The last time I worked on a big project was 2012, when I completed my Daughter’s bunk bed. It’s made from curly maple and has a built in bookcase. Since then I took a bit of a woodworking break, did some home renovations and a bit of running and cycling. A couple of months ago I decided it was time to get back into woodworking. I built a couple of small projects, a doorbell cover, a cribbage board and a few other small things, but that was just warming up to get ready for a ...
I realized shortly after posting Part #2 that some inspirational pictures might go a long way towards illustrating my point (like the pun?). After all, a picture is worth a thousand words. Last summer we visited the Chicago Art Institute. Wow what a place. We saw plenty of major works of art. This one might be familiar: Of course there were plenty of other Masterpieces. Then, towards the end of the day we sauntered into a gallery that had furniture in it. I immediately spotte...
I just blogged (with lots of photos) about the Morris Chair I built this past spring. This part 1 goes through most of the build, and part 2 will be finishing, upholstery and stuff. For LJs, I’m also posting a project here too. http://dcwwoodworks.com/blog/2016/6/14/at-last-a-morris-chair (link fixed!) Here’s a few pictures…
There was quite the interest in the finishing process I used on my Stickley styled TV stand. http://lumberjocks.com/projects/217866I really only just gave the cliff notes version in its description. So with this blog, I’ll give the full detailed process I used to achieve that finish. It’s a time consuming process, more like it takes little time each day, but rather is spread out over numerous days. This process is not for those who feel the need to just get it assembled! Don’t fear, I worked ...
The dry assembly looked good, so I chamfered the ends of the through tenons, and glued up the table. -----Lapped dovetails secure the top stretchers. -----The half-lap joints and the lapped dovetails all came out flush.-----Then I cut the tops with a circle cutting jig and plunge router. I used a 1/4” spiral bit and cut the top free in multiple passes. -----The 1” thick top came out nice, with minimal sanding at the oscillating belt sander. I eased the edges with a 1/8”...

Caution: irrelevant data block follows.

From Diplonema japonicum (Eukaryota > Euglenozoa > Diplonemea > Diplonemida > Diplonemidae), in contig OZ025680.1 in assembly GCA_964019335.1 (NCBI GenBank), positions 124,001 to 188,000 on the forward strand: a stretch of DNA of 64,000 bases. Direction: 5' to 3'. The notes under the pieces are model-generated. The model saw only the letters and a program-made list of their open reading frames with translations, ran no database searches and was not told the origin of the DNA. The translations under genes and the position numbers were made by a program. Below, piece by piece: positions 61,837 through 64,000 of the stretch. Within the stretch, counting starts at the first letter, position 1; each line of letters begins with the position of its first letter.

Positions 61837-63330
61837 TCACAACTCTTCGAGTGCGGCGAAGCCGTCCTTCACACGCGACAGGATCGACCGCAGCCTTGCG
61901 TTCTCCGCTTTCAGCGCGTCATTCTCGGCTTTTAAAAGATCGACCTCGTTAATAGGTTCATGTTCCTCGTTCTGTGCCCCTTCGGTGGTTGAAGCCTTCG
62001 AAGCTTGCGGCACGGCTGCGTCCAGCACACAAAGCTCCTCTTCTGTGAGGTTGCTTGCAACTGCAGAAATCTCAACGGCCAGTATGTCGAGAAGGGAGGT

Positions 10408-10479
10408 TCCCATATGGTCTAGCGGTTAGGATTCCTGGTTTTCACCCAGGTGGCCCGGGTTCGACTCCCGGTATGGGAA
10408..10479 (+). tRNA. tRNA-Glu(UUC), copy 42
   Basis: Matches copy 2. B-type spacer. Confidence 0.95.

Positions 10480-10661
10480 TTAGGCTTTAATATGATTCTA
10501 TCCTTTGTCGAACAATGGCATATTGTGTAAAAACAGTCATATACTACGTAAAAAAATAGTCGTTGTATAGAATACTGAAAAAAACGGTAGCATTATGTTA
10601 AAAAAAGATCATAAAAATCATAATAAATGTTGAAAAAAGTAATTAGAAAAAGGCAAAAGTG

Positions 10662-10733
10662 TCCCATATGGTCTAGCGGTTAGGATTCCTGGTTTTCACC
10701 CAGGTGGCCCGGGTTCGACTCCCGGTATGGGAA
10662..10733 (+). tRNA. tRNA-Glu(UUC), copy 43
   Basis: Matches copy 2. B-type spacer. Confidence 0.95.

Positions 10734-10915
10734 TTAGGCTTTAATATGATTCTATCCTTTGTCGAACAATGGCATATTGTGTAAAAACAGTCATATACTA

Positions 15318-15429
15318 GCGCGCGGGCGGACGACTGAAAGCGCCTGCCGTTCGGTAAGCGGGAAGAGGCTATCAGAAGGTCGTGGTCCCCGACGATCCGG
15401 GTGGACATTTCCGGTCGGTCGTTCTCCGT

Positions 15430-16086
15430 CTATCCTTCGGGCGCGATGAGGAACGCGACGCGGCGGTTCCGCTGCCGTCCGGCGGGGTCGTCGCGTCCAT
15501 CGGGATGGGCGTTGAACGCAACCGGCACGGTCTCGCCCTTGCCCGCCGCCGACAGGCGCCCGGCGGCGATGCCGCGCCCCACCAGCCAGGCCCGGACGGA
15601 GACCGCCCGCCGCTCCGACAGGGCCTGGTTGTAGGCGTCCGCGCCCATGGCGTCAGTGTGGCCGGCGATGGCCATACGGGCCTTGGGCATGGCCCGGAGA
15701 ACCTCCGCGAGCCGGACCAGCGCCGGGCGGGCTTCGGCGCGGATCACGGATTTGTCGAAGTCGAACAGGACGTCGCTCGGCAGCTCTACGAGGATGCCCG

My wife and I will soon start building our dream home in the country. When it’s completed, we’ll be absent both quality furniture to fill it and spare cash to buy any. It’s quite the dilemma. Fortunately, she likes the Stickley/Craftsman style and I have a nice stack of cherry. The plan is for me to build a bedroom set to replace our current collection of hand-me-downs and discount pieces from the meatball place. We did some looking and both agreed that we liked the H...
A question was asked in part 1 of this series on how to flatten the top… I started replying in the comment thread, but decided to just make it part 2. I’m investigating building a dining table myself. What is involved in “flattening” the table top? Any special tools or large equipment required? I ve seen people use parallel rails and a router sled for rounds and slabs, I suppose that might work? As with most woodworking tasks, there are multiple ways to accomplish...
I’ve been planning this project for quite some time. I actually started building reproduction Gustav Stickley Spindle chairs about three years ago. Other projects and a move got in the way, and they’ve been sitting disassembled in my closet for quite a while now. I decided to start the dining room project back up recently but to start with the table. Once the table is complete, I’ll at least have a usable dining table that I can scrounge chairs up to use with while I ...
This little Stickley table has fascinated me for years, but it was never the top project on my list. I think anyone interested in building arts and crafts furniture should build these two projetcs: a Morris chair, and this little tabouret table. That way you have a place to rest and a place to set your drink. The 603 is more complicated than it looks, with offset half lap joinery and dovetails too. I actually can’t imagine designing a project that required the joinery to come togeth...
It’s done! She waited through 2 birthdays, 1 anniversary, 1 Christmas, and 1 Valentine’s Day… but it’s finally done, and she seems to feel that it was worth the wait. /phew! For all the details of each step of the project, head on over to my woodworking blog . Otherwise, click over to my LJ Project page and check it out.
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